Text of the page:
Early anthropological evidence for plant use as medicine is 60,000 years old as reported from the Neanderthal grave in Iraq. The importance of plants as medicine is further supported by archeological evidence from Asia and the Middle East. Today, around 1.4 billion people in South Asia alone have no access to modern health care, and rely instead on traditional medicine to alleviate various symptoms. On a global basis, approximately 50 to 80 thousand plant species are used either natively or as pharmaceutical derivatives for life-threatening conditions that include diabetes, hypertension and cancers. As the demand for plant-based medicine rises, there is an unmet need to investigate the quality, safety and efficacy of these herbals by the "scientific methods". Current research on drug discovery from medicinal plants involves a multifaceted approach combining botanical, phytochemical, analytical, and molecular techniques. For instance, high throughput robotic screens have been developed by industry; it is now possible to carry out 50,000 tests per day in the search for compounds, which act on a key enzyme or a subset of receptors. This and other bioassays thus offer hope that one may eventually identify compounds for treating a variety of diseases or conditions. However, drug development from natural products is not without its problems. Frequent challenges encountered include the procurement of raw materials, the selection and implementation of appropriate high-throughput bioassays, and the scaling-up of preparative procedures.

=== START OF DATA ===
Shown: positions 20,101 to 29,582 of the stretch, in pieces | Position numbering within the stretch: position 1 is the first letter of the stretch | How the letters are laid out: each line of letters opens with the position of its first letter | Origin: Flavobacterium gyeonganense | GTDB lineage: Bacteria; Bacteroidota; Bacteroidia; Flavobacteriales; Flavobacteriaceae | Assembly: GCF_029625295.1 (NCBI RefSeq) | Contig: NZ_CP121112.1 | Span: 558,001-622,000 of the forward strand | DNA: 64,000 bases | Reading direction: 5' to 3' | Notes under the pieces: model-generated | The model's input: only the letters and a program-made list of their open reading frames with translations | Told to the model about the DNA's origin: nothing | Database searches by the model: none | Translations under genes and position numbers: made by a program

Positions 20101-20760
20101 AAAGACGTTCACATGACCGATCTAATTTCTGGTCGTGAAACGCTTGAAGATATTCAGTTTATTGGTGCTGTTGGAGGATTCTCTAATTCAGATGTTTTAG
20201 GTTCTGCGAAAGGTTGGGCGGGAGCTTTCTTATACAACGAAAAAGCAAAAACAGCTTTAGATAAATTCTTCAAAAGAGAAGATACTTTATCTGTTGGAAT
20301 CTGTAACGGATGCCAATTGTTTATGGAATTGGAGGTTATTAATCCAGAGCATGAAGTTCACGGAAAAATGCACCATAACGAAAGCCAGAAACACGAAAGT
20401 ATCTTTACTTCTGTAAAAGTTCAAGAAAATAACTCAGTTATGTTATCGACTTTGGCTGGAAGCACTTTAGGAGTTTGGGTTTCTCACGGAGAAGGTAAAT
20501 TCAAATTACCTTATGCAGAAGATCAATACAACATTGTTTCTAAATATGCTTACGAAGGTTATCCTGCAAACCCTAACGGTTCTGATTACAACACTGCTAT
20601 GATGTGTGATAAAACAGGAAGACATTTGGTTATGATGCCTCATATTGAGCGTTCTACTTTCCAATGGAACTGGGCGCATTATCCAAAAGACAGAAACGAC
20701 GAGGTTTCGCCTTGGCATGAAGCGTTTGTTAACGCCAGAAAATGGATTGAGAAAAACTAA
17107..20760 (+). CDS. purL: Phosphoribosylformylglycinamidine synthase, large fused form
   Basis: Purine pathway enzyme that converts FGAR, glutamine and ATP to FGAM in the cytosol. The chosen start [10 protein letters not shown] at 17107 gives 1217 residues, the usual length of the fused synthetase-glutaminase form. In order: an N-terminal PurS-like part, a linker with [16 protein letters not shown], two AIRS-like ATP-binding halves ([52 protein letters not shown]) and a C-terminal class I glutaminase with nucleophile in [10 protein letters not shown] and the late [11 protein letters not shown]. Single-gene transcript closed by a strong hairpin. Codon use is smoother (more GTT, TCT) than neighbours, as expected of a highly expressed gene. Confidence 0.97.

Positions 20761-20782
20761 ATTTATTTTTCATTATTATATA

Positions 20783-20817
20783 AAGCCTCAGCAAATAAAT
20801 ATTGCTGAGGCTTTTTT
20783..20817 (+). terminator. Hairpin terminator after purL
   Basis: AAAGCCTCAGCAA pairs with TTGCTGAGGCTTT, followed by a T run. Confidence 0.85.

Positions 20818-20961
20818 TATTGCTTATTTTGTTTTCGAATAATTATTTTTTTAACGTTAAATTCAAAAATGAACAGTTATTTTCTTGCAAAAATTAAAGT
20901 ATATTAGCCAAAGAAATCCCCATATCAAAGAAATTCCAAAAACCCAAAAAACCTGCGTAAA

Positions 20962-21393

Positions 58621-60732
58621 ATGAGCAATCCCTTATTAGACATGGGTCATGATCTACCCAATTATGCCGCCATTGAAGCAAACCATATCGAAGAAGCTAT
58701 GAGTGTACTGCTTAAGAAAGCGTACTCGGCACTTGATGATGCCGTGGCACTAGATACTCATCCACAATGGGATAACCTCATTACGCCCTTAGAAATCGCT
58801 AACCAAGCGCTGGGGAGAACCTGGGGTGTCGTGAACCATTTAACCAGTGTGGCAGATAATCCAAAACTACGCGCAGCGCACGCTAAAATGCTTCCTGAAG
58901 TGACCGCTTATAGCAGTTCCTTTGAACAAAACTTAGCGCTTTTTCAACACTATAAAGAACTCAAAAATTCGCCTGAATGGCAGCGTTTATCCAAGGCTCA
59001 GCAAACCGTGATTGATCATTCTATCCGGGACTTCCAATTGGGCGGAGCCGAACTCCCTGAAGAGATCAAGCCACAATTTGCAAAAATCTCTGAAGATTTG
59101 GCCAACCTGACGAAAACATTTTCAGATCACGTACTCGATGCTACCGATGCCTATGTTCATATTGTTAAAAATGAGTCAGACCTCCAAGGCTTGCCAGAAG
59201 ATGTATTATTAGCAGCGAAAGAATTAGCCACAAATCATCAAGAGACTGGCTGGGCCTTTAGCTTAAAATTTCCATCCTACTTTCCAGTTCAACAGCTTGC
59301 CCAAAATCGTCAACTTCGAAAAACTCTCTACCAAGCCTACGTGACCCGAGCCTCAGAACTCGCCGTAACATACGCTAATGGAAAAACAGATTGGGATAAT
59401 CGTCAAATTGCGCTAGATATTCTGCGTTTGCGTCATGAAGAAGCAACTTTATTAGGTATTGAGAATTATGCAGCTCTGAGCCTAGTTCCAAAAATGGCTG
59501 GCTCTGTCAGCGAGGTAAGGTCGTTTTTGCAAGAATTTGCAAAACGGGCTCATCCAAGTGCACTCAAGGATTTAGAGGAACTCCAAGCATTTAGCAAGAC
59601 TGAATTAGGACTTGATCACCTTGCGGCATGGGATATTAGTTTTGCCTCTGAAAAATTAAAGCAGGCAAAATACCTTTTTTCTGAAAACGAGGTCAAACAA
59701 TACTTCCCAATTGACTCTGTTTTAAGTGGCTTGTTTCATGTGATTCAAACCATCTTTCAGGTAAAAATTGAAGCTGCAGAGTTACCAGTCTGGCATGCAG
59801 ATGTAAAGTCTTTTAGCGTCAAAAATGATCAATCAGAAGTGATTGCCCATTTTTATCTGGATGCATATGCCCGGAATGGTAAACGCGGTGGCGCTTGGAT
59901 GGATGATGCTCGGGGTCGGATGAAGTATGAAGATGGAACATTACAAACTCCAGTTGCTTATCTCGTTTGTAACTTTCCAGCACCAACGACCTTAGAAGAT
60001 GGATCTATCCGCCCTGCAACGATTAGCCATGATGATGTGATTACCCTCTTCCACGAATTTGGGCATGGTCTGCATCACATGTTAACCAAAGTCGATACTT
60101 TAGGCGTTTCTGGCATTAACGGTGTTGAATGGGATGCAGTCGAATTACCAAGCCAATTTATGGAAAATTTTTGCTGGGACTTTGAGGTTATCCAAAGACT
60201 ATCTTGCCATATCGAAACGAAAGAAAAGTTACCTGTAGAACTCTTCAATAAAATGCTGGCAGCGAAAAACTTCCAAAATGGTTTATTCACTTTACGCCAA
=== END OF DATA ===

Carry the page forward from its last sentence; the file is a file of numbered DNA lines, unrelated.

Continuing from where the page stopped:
Research scientists should therefore arm themselves with the right tools and knowledge in order to harness the vast potentials of plant-based therapeutics. The main objective of Plant and Human Health is to serve as a comprehensive guide for this endeavor. Volume 1 highlights how humans from specific areas or cultures use indigenous plants. Despite technological developments, herbal drugs still occupy a preferential place in a majority of the population in the third world and have slowly taken roots as alternative medicine in the West. The integration of modern science with traditional uses of herbal drugs is important for our understanding of this ethnobotanical relationship. Volume 2 deals with the phytochemical and molecular characterization of herbal medicine. Specifically, it focuess on the secondary metabolic compounds, which afford protection against diseases. Lastly, Volume 3 discusses the physiological mechanisms by which the active ingredients of medicinal plants serve to improve human health. Together this three-volume collection intends to bridge the gap for herbalists, traditional and modern medical practitioners, and students and researchers in botany and horticulture.